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CAPITAL IDEAS: When is ‘good news’ bad news for the stock market?

I think that this particular good news—more jobs—will be good for the economy and won’t interfere with the Fed's plans for interest rates (whatever those plans may be).

Recent economic reports reveal that average hourly earnings growth is leveling off around 4.1 percent, which is a healthy rate but not so high that it threatens to spiral inflation upward.

Chart courtesy of the U.S. Bureau of Labor Statistics.

Yes, I continue to monitor inflation. Inflation is the number one factor affecting the economy and the stock market. Inflation drives monetary policy designed by the Federal Reserve. Moreover, inflation is why so many Americans feel lousy about the economy despite many new jobs and healthy aggregate economic growth.

Monetary policy is a set of tools the Federal Reserve uses to adjust employment and prices. One of those tools, of course, is the federal funds interest rate. The stock market is begging the Fed to cut rates. I still think the Fed should not cut rates in 2024, but I expect them to give in to the pressure and cut—so long as the economy doesn’t run too hot and reignite inflation. Others don’t believe that either scenario—leaving rates where they are or cutting them—is the right call.

There have been whispers on Wall Street that the Fed’s next move might be to raise rates—not cut them—because the economy is so robust. Given that there were 303,000 jobs created in the U.S. in March 2024 and similar amounts in previous months (albeit many were part-time jobs), that is not an unreasonable assertion on the surface.

Chart courtesy of the U.S. Bureau of Labor Statistics.

The reheating of the labor market will not necessarily deter the Fed from cutting rates. A rising labor supply accompanies the strength in the jobs market. The labor force increased by 2.4 million workers from December 2022 to December 2023. Over that same period, excess labor demand in the U.S. fell by 50 percent. (The Fed refers to the gap between the employment level plus jobs open and the civilian labor force as “excess demand.”)

American companies can fill open job positions without raising wages excessively and, in turn, raising inflation.

It may seem weird that I must explain that job creation should be a good thing for the stock market—job creation is a good thing. But sometimes stocks see good news as bad news.

Thirty years ago, I was interning at Smith Barney, a former brokerage house that has since been acquired. I remember a seasoned broker quitting because it flustered him so much that stock prices often sold off on good news for the world. Then, stocks would rise in price when the information was terrible. I understand how that can wear on a soul. However, the broader point is that it is not a recent phenomenon. For the stock market, sometimes good news is good news, and sometimes good news is bad news.

I think that this particular good news—more jobs—will be good for the economy and won’t interfere with the Fed’s plans for interest rates (whatever those plans may be).

But like I said, regarding the stock market, not all good news is good news. Investors are feeling ebullient, and that is good news for consumer sentiment. However, as a contrarian, I view bullish investors as a contrarian indicator.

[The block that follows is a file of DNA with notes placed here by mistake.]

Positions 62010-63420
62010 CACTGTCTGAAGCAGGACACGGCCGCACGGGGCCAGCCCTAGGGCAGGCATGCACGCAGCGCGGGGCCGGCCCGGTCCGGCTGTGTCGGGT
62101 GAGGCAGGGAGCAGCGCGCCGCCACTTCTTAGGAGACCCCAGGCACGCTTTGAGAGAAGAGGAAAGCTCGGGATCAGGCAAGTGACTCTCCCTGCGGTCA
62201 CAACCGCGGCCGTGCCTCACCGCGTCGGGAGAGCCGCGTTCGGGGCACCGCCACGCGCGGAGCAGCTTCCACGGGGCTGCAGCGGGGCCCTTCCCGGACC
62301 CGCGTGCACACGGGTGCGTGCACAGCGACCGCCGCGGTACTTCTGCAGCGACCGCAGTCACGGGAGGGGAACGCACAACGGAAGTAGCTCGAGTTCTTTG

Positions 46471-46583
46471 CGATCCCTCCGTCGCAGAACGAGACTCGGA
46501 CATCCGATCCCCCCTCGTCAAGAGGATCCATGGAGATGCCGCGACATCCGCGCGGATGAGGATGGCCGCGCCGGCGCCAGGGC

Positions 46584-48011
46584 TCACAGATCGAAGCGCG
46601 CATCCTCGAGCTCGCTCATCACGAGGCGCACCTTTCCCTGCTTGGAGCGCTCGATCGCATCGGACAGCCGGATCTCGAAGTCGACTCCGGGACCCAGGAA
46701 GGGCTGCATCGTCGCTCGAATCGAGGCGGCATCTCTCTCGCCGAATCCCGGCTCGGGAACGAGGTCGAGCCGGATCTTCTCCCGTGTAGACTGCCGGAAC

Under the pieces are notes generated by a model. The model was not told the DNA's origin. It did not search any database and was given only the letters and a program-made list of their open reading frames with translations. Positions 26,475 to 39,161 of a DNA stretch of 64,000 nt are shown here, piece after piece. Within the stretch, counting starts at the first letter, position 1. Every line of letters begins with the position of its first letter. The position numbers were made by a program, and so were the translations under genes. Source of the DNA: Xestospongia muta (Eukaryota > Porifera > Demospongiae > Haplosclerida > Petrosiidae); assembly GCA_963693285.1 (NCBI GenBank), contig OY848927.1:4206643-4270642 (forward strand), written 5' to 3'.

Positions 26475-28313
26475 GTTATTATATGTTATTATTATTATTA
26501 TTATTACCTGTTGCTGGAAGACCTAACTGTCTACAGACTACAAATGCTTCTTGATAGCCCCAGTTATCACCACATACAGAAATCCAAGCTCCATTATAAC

Often, the best time to buy stocks is when investors are so bearish that they have sold all their stocks and driven prices down.

Sometimes, the worst time to buy stocks is when investors are excessively bullish, and everyone who would buy stocks has done so, leaving little demand to pull stock prices higher.

People surveyed by the American Association of Individual Investors are currently more bullish than historical averages.

Chart courtesy of the American Association of Individual Investors.

Bespoke averaged a couple of sentiment indicators—AAII and Investors Intelligence—and compiled them into deciles. Those sentiment indicators are currently at their most bullish deciles.

Chart courtesy of Bespoke.

The average one-year return for the S&P 500 after reaching such bullish levels is a meager 2.96 percent. A three percent annual return would not be a disaster for investor portfolios, but it is hardly a return deserving of such bullish emotions.

The bull/bear spreads of various sentiment indicators have been elevated and near a high since February 2018. The stock market corrected 10 percent from February 2018 to April 2018, a span of four months. From those 2018 lows, it took eight months for the stock market to recover. Suppose something similar transpired for the stock market throughout the next 12 months. In that case, the S&P 500 has hit its highs for this calendar year and would hit a correction low around August 2024. Then the index would rebound and reclaim those previous highs in early 2025. Despite the anticipated volatility, I remain invested in stocks for now.


Allen Harris is an owner of Berkshire Money Management in Dalton, Mass., managing more than $700 million of investments. Unless specifically identified as original research or data gathering, some or all of the data cited is attributable to third-party sources. Unless stated otherwise, any mention of specific securities or investments is for illustrative purposes only. Advisor’s clients may or may not hold the securities discussed in their portfolios. Advisor makes no representations that any of the securities discussed have been or will be profitable. Full disclosures here. Direct inquiries to Allen at AHarris@BerkshireMM.com.

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